In the wake of the Starr report detailing the case for impeaching President Clinton, and in light of the November elections, which left Republicans in control of Congress, many Americans are asking: Will the House of Representatives proceed with...
The Dragon: Mythical Beasts of the Middle East, Part 2
Typically, the dragon is a tall, standing serpent with a scaly body, a crocodilian head, four feet, horns, wings, and a propensity to belch fire and smoke. For some, this image has embodied the idea of cosmic order and chaos. For others, it has posed...
The First Years of Printing
The rise of a merchant class in Europe during the twelfth and thirteenth centuries led to the creation of universities. By the end of the thirteenth century, universities had been established in Bologna, Padua, Siena, and Vicenza in Italy, as well...
The Greek Idea of Disease, Madness, and Art
Modern man has a primarily negative attitude toward disease and madness. Our ideal is normality and health, and we fear illness, pain, and loss of control; we prize physical perfection, athleticism, and beauty, and cherish our rationality. Our culture...
The Information Age Is Over
Marshall McLuhan--the pundit best known for his slogan "the medium is the message"--described the information age as an age of "all-at- onceness," in which space and time are overcome by television, jets, and computers. In such an all-at-once world,...
The Road Ahead: Life of the American Trucker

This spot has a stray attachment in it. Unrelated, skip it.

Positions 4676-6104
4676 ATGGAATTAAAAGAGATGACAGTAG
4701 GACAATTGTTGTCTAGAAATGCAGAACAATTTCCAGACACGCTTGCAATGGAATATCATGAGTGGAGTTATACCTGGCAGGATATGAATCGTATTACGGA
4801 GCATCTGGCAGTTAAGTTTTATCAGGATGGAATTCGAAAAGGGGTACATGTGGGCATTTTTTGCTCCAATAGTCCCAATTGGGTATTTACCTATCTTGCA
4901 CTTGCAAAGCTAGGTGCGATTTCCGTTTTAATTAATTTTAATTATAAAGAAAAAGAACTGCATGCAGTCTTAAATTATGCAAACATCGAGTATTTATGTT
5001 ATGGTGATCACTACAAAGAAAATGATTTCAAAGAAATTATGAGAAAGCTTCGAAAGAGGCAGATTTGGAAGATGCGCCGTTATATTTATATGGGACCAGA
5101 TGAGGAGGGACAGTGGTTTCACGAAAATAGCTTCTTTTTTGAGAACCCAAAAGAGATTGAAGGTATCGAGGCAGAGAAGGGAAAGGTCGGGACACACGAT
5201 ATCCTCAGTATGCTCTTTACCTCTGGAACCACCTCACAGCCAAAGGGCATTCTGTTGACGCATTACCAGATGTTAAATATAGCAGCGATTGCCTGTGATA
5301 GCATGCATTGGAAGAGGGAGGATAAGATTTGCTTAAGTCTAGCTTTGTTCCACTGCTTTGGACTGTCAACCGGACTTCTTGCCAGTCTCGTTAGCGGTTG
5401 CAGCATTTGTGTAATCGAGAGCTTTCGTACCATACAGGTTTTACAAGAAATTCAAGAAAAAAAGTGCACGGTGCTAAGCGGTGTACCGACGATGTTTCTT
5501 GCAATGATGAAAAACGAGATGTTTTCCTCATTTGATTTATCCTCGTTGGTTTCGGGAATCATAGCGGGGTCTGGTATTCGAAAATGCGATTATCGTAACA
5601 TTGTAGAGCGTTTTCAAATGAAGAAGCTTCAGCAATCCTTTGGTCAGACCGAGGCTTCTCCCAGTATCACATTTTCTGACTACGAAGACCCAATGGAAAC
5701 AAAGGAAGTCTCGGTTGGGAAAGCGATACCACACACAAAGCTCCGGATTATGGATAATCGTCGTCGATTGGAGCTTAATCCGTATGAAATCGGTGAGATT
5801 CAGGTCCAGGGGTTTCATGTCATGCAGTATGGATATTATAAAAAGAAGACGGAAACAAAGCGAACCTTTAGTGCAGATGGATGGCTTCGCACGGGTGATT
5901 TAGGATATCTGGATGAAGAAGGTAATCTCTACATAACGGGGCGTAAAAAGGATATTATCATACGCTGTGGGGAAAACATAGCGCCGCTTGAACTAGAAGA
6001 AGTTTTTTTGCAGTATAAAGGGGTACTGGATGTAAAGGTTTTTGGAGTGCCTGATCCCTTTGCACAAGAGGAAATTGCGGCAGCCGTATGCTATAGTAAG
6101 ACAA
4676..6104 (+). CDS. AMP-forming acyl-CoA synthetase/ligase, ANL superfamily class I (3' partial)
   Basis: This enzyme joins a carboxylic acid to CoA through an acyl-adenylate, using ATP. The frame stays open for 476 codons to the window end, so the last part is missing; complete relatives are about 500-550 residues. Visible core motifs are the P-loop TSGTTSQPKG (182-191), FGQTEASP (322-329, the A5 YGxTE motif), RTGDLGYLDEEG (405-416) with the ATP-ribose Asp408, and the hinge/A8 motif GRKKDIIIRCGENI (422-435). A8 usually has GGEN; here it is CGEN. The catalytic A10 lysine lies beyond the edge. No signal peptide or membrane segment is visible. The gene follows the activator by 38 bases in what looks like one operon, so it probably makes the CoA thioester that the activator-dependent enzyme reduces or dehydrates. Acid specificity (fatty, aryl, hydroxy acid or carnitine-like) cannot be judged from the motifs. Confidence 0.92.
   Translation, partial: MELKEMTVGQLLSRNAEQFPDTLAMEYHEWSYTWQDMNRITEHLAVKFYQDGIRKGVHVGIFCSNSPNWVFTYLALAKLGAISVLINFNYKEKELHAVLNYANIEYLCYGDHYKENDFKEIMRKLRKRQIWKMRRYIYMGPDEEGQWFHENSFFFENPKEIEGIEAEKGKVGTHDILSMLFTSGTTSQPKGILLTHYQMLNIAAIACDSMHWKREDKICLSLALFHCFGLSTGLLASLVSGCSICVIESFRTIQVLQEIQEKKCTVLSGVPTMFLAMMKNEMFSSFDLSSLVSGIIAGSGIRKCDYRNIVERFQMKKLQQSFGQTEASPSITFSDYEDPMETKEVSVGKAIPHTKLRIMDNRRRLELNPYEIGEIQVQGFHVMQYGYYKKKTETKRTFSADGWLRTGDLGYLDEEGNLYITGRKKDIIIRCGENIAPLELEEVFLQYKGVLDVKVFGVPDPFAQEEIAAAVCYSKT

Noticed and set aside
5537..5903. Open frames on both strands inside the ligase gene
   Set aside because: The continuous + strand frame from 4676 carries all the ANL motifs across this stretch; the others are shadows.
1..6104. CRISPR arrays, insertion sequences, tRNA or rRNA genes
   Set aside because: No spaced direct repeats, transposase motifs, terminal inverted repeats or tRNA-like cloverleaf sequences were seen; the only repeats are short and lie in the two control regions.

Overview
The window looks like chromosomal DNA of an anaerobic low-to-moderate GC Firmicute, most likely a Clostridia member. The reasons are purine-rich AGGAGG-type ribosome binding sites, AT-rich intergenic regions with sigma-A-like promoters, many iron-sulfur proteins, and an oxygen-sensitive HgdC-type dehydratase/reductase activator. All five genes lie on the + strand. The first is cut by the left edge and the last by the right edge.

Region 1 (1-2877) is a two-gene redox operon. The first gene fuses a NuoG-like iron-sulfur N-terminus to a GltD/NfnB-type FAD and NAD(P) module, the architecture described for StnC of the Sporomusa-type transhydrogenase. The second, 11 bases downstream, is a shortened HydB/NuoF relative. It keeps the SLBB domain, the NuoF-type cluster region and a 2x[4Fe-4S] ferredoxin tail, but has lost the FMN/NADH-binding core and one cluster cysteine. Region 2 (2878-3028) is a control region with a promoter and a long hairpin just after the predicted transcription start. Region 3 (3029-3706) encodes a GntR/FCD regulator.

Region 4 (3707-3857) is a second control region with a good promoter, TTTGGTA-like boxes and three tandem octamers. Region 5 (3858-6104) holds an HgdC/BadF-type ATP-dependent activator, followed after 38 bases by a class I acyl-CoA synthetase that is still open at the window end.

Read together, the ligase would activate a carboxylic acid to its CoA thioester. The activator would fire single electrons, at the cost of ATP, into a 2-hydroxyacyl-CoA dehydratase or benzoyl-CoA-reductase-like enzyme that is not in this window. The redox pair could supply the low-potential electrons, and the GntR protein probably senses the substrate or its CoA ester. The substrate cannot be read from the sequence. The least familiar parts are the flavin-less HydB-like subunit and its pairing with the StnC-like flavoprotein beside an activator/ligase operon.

John Steinbeck was a student of truckers. One need only read the second chapter of The Grapes of Wrath, in which a trucker gives Tom Joad a lift. Steinbeck's economical, precisely drawn portrait of the man--a minor character, after all--betrays his...
The Russian Meltdown
"Even the Communist opposition do not speak of revolution. They speak of new elections." ----Andrei Kozyrev, former foreign minister "Liberal reforms in Russia are dead and will not spring back to life at least until the 2004 presidential elections."...
The Starr Report: Grounds for Impeachment?
Kenneth Starr offers "substantial and credible information" that the president committed perjury, concealed evidence, and tampered with witnesses in the Paula Jones case. House Document 105--310 may or may not lead to the impeachment of President...
Toward Middle East Peace? the Why Summit
UNITED STATES--Perhaps the most significant development at the Wye conference was the explicit acknowledgment of the de facto Americanization of the peace process. The CIA will now directly assist Mr. Arafat's forces in the fight against terrorism....
Unbalanced Budget Reporting
On September 30, President Clinton announced that the U.S. government would end fiscal year 1998 with a surplus of $70 billion. The last time Congress balanced the budget, Lyndon Johnson sat in the White House, the Vietnam War was at its height, the...
Waiting for 2000
The unexpected November election results gave boosts to Republican George W. Bush and Democrat Dick Gephardt. The unexpected November election results turned politics 2000 on its head, giving a big boost to one man on each side of the aisle: Republican...
You Can Go Home Again
Though his hometown of salinas, california, once rejected john steinbeck, it recently opened the national steinbeck center, financed mostly by the produce industry that had labeled him a left-wing troublemaker. ``The only good writer is a dead writer."...